What is cyclocross? It is a kooky sport for sure, originating in the early 1900’s in Europe. Professional road racers would often race each other from one town to another. The catch was, they were allowed to cut through farmer’s fields, hop fences, and carry their bikes up and over obstacles to shorten the distance they had to ride. For them it was a way to have fun and stay in shape during the winter months. When the Frenchmen Octave Lapize won the Tour de France in 1910, he told the media that his amazing fitness was due to cyclocross training in the off-season. Since then the sport has taken off and blossomed into a whole new way to race a bicycle.
Now, in an effort to emulate these old school “field races,” we create short 2.5km courses in fields that utilize sections of grass, mud, and pavement. Instead of fences, we put up barriers that are low enough to step over, but high enough so that most riders will have to dismount, carry their bicycles over, and then remount at speed.
The races are done on bicycles that look very similar to road bikes, but have wider, knobby tires to grip the grass and slog through the unforgiving mud. Racers often bring two bikes with them and leave one in the “pit.” The pit is a place in the middle of the course where a racer can change bikes in case of a mechanical failure. These races are done by time ranging from 30 minutes to one hour.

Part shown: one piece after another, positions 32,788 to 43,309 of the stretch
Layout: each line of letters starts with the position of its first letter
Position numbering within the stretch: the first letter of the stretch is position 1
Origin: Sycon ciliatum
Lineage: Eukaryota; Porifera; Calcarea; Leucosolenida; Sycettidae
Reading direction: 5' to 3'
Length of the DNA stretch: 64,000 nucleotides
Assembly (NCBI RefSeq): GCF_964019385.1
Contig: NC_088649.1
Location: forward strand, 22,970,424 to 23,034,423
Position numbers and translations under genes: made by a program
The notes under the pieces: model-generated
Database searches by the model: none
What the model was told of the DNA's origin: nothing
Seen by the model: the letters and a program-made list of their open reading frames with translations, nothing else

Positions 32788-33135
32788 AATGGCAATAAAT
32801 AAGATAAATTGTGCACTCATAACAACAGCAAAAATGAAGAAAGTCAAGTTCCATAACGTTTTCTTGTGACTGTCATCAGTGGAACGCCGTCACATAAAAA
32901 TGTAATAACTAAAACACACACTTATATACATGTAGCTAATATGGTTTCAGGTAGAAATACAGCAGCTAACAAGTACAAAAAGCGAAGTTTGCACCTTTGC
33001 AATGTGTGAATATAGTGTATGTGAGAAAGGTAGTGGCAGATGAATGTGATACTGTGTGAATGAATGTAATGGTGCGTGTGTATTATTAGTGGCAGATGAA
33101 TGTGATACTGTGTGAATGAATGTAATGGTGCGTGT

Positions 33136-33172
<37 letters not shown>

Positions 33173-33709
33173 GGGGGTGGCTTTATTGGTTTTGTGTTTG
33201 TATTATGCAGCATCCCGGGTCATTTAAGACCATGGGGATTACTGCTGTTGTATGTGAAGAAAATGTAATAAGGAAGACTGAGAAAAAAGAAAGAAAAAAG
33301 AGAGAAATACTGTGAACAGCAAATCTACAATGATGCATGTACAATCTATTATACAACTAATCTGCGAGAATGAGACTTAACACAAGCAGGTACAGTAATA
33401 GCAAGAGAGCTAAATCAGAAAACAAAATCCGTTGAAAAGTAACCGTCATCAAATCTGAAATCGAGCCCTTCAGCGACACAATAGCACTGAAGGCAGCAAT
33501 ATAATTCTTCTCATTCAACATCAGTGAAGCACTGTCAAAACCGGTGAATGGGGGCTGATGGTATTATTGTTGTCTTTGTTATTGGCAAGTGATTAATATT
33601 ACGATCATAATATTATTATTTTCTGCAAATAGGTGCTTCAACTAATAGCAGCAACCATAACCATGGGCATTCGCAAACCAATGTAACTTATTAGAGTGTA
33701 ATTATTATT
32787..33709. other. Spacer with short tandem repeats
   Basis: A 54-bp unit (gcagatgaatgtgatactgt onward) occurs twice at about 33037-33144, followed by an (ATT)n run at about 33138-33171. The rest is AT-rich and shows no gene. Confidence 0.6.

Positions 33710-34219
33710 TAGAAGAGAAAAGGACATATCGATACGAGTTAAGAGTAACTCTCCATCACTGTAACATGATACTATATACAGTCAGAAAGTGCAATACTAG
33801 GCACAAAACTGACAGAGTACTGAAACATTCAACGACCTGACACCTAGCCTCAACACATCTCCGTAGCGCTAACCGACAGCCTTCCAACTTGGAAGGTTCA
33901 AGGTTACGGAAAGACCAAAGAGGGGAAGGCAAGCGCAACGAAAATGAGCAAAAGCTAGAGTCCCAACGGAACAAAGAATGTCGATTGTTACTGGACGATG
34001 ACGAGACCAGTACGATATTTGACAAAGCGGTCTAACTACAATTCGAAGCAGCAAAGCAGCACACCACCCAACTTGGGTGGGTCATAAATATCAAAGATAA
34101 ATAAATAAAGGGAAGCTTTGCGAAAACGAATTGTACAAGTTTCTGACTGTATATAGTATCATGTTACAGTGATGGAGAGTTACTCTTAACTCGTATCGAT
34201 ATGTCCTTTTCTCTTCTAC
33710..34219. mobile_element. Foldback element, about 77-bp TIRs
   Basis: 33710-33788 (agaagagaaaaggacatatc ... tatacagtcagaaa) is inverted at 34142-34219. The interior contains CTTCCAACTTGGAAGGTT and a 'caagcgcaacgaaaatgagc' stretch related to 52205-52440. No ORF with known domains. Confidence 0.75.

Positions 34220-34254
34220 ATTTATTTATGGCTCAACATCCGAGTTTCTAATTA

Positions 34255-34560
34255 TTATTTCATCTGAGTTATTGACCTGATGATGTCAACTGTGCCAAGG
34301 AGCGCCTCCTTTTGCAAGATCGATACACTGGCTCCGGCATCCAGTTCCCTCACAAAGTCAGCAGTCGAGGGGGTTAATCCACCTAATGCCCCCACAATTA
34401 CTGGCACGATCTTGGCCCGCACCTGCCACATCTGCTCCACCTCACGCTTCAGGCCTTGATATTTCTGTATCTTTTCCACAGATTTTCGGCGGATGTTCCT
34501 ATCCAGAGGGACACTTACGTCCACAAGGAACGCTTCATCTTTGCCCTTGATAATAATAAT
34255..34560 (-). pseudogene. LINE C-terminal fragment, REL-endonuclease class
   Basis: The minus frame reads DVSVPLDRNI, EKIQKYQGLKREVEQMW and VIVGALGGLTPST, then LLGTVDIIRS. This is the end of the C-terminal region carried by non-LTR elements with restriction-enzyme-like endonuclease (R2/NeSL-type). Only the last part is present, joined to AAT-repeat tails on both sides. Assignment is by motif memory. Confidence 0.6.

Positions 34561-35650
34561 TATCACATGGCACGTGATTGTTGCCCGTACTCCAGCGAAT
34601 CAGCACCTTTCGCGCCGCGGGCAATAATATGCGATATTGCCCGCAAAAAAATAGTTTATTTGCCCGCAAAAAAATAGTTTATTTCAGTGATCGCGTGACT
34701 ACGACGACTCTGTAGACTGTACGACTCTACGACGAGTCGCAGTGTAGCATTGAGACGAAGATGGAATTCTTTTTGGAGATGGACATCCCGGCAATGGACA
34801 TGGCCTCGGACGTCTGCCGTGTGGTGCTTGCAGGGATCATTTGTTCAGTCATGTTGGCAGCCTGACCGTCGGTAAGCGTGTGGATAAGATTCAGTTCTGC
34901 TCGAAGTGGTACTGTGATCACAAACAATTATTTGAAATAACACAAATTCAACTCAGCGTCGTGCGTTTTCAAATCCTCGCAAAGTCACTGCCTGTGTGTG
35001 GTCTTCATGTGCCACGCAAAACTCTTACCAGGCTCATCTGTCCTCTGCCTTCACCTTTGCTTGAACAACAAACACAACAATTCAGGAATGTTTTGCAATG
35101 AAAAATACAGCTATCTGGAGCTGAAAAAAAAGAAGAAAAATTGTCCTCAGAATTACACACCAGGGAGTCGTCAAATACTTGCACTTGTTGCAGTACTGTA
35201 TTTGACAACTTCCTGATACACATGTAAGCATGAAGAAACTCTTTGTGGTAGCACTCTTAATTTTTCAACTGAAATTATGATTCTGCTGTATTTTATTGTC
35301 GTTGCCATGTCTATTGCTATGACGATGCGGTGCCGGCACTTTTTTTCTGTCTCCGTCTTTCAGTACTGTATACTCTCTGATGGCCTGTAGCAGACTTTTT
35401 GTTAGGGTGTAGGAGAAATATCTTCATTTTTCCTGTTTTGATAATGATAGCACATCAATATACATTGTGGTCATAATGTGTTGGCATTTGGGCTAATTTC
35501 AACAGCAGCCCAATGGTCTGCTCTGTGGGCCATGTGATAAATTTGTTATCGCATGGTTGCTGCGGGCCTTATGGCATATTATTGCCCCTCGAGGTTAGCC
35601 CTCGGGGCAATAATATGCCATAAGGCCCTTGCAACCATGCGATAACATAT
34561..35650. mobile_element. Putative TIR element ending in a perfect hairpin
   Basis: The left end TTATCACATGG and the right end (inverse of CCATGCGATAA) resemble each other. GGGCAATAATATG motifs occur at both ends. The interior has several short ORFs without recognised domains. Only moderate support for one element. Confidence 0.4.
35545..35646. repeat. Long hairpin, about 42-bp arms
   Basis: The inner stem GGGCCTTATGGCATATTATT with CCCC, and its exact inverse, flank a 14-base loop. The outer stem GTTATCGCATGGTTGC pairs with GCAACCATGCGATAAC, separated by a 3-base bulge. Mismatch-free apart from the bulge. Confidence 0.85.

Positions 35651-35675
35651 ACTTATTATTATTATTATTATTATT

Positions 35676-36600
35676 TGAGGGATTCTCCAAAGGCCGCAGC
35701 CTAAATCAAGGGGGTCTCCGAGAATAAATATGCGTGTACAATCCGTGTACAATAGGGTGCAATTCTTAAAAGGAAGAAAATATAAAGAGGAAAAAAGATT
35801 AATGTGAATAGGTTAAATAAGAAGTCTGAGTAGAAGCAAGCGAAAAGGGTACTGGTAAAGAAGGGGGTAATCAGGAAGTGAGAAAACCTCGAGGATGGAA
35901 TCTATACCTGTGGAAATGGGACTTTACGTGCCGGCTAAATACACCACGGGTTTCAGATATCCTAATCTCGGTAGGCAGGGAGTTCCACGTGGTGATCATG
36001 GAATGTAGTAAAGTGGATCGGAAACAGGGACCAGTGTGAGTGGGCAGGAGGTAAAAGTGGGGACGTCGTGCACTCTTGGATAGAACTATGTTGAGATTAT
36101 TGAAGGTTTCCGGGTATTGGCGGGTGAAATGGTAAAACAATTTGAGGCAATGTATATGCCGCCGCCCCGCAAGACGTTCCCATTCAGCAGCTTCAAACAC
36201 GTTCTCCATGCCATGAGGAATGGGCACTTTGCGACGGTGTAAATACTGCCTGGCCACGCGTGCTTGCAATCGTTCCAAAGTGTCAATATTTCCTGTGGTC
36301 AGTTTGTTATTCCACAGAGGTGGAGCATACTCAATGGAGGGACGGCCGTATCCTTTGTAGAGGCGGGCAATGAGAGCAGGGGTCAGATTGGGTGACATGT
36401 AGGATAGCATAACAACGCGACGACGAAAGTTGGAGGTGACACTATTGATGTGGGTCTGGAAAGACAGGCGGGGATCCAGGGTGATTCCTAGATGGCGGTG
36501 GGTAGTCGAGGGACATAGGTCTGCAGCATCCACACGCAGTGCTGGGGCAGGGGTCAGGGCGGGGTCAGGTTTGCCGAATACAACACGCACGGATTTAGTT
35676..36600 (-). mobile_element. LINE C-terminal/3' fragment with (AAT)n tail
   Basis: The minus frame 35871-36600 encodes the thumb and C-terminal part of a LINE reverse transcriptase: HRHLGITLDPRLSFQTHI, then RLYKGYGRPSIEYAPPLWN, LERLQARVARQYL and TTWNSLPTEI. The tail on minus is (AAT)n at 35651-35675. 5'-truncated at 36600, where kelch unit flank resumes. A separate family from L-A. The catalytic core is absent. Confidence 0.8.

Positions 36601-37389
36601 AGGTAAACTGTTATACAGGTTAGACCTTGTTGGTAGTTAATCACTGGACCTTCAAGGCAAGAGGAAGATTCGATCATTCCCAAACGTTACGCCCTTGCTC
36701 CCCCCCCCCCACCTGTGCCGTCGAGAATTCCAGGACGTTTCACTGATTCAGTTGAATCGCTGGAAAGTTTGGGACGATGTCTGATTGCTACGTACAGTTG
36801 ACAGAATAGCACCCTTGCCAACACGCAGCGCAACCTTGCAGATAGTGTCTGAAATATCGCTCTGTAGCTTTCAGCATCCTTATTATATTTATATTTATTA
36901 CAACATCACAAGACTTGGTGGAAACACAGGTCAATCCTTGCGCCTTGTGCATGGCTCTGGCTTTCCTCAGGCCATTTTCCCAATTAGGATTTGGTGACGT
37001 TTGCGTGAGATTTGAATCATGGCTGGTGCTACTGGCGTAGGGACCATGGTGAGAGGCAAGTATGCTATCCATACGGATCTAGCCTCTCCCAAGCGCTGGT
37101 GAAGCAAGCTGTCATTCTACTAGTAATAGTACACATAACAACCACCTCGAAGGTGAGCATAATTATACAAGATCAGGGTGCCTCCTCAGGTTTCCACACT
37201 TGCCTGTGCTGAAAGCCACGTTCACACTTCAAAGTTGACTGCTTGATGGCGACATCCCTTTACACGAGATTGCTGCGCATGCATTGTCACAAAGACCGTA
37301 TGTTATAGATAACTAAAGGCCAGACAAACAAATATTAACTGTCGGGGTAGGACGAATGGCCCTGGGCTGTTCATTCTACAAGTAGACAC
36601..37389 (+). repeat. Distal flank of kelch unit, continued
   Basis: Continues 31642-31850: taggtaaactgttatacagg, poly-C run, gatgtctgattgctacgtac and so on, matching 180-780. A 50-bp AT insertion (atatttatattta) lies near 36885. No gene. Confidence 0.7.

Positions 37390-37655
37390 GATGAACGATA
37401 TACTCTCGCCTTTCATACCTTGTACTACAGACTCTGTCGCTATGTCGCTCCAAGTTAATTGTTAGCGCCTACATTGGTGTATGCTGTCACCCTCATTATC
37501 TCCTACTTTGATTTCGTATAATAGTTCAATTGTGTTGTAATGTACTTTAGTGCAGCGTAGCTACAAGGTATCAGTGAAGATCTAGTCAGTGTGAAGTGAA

Spectators are often encouraged to heckle riders during the race and give out “hand-ups” to riders which may include dollar bills, beers, Mallomars, or just about anything to entice a rider to go faster than the person next to him/her.
Racing in these events is one thing, but being part of the planning, set-up, and tear down is tough, but extremely rewarding when it all comes together. One of the best parts of Marty Cross 2013 was definitely the Kid’s Race.
We had a blast at Marty Cross this year and worked hard to set up a great course and atmosphere.
Thanks to all who attended and helped out. It was great because of you! You can find more pictures and media from the race on our Facebook page.